1. Using Livestock as Ecosystem Engineers in rangelands. Management practices for rangelands have largely emphasized livestock production and the uniform use of vegetation, but emerging ecosystem services desired by society and contemporary conservation objectives from these lands may not benefit from these same prior management practices. As a result, the ARS Rangeland Resources Research Unit, in cooperation with the University of Wyoming and Shortgrass Steppe Long-Term Ecological Research Project, have introduced the use of livestock at ecosystem engineers (tools) to alter structure and function of rangelands, and provided examples where livestock can be used to improve habitat for decline native grassland birds in the western Great Plains. The use of livestock as ecosystem engineers to alter vegetation structure and function for ecosystem services is feasible for application by private and public land managers within the context of current livestock operations with some modifications, and provides these land managers with important tools to achieve desired contemporary conservation objectives.
2. Vegetation responses to prescribed fire in shortgrass steppe. Prescribed burning programs have recently been implemented on five National Grasslands encompassing >1 million acres of public rangelands in the western Great Plains to enhance wildlife habitat, control unpalatable plant species, and restore historic disturbance regimes, but livestock producers have been concerned about potential negative consequences for forage production. ARS scientists at Cheyenne, WY, and Fort Collins, CO, studied effects of prescribed burns conducted during late winter on forage production, forage nitrogen content, and plant species composition of shortgrass steppe in northeastern Colorado. Burns conducted under a wide range of precipitation conditions during 1997–2001 did not negatively affect forage production in either the first or the second postburn growing season. Burning followed by a severe drought in 2002 reduced production by 19% in the second postburn growing season. Prescribed burning temporarily suppressed the abundance of broom snakeweed (Gutierrezia sarothrae) and prickly pear cactus (Opuntia polyacantha) and enhanced forage nitrogen content during May and June of the first postburn growing season. Findings show that, except following severe drought, prescribed burns conducted during late winter in grazed shortgrass steppe for objectives unrelated to livestock production can also have neutral or positive consequences for livestock.
3. Fluxes of carbon dioxide from North American Rangelands. Interest in quantifying fluxes of greenhouse gases like carbon dioxide is increasing due to a growing concern that atmospheric build-up of these gases in Earth’s atmosphere is causing major climatic shifts around the world. This large-scale collaborative experiment used Bowen ratio micrometeorological tower methodology to quantify fluxes of carbon dioxide in four rangelands of the Great Plains, two of the desert Southwest, and two Northwest sagebrush steppe sites. Both sagebrush steppe sites operated as sinks for C (they assimilated C from the atmosphere and deposited it into plants and soils), three of four Great Plains grasslands were sinks, but the two Southwest hot desert sites were sources of C on an annual basis, releasing C into the atmosphere. The results demonstrated that native rangelands, which comprise about half of the Earth’s terrestrial landscape, may be important sinks for atmospheric CO2, and also that periods of significant C uptake during any one year are brief, often lasting less than three months. These results are important for understanding the role of rangelands in the global C cycle, and also provide useful information on how to manage these lands to optimize C sequestration.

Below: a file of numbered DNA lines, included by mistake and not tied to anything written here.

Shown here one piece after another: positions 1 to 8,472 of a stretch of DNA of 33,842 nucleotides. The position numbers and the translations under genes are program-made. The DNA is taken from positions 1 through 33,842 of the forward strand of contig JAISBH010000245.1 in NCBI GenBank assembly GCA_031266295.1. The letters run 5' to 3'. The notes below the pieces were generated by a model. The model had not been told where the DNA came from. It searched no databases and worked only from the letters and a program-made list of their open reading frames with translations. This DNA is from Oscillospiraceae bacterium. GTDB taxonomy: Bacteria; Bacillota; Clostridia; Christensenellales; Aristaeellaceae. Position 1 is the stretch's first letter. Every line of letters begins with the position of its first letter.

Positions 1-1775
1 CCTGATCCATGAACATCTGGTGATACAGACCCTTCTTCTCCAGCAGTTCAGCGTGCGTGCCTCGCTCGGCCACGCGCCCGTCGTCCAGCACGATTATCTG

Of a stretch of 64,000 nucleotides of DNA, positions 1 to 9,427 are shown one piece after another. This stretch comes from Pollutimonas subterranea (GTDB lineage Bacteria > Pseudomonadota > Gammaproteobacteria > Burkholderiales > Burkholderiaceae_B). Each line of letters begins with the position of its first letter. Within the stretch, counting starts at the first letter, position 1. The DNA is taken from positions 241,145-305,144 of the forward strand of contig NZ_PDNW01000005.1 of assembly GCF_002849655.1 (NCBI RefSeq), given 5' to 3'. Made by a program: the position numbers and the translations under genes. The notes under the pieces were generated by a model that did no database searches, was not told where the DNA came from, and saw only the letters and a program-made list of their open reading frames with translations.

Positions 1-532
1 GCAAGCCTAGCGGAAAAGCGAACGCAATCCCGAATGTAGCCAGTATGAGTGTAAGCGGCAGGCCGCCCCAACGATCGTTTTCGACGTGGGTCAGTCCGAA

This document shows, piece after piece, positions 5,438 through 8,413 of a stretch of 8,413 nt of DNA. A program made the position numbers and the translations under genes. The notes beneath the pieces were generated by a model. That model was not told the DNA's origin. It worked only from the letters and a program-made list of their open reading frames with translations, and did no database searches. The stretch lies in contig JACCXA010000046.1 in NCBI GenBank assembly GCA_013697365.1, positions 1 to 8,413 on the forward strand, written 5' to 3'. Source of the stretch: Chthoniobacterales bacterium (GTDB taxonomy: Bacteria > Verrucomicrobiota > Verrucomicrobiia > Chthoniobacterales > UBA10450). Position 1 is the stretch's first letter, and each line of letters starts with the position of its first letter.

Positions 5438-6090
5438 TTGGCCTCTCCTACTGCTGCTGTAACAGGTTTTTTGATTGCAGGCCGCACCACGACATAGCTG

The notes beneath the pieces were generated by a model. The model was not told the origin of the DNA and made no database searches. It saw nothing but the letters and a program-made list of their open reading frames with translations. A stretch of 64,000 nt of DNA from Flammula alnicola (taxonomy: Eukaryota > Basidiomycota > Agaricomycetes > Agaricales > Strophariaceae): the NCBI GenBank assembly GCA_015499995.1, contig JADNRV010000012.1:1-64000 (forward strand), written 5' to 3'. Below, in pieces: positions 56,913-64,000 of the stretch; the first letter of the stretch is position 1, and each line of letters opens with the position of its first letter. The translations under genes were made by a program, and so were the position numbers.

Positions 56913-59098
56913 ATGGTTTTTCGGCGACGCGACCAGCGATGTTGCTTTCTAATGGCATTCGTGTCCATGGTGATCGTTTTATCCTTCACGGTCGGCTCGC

4. Manipulating nitrogen reduces plant invasion in semi-arid rangeland. Diffuse knapweed and Dalmatian toadflax are among the most problematic invasive weeds in western rangeland, reducing forage production and biological diversity on millions of acres of public and private land. High levels of nitrogen in the soil, due to nitrogen deposition or disturbance, may contribute to their invasion. Reducing nitrogen has been suggested as a long-term solution. Little is known, however, about how nitrogen influences invasion in dry ecosystems where water, rather than nitrogen, often limits plant growth. We found that experimental reductions in nitrogen reduced invasion of diffuse knapweed by 95% and completely prevented invasion by Dalmatian toadflax. These results show that reducing nitrogen can help control invasive weeds even in relatively dry rangeland ecosystems. More broadly, they suggest that minimizing N deposition and disturbance will be required to stem the spread of invasive plants in western rangeland.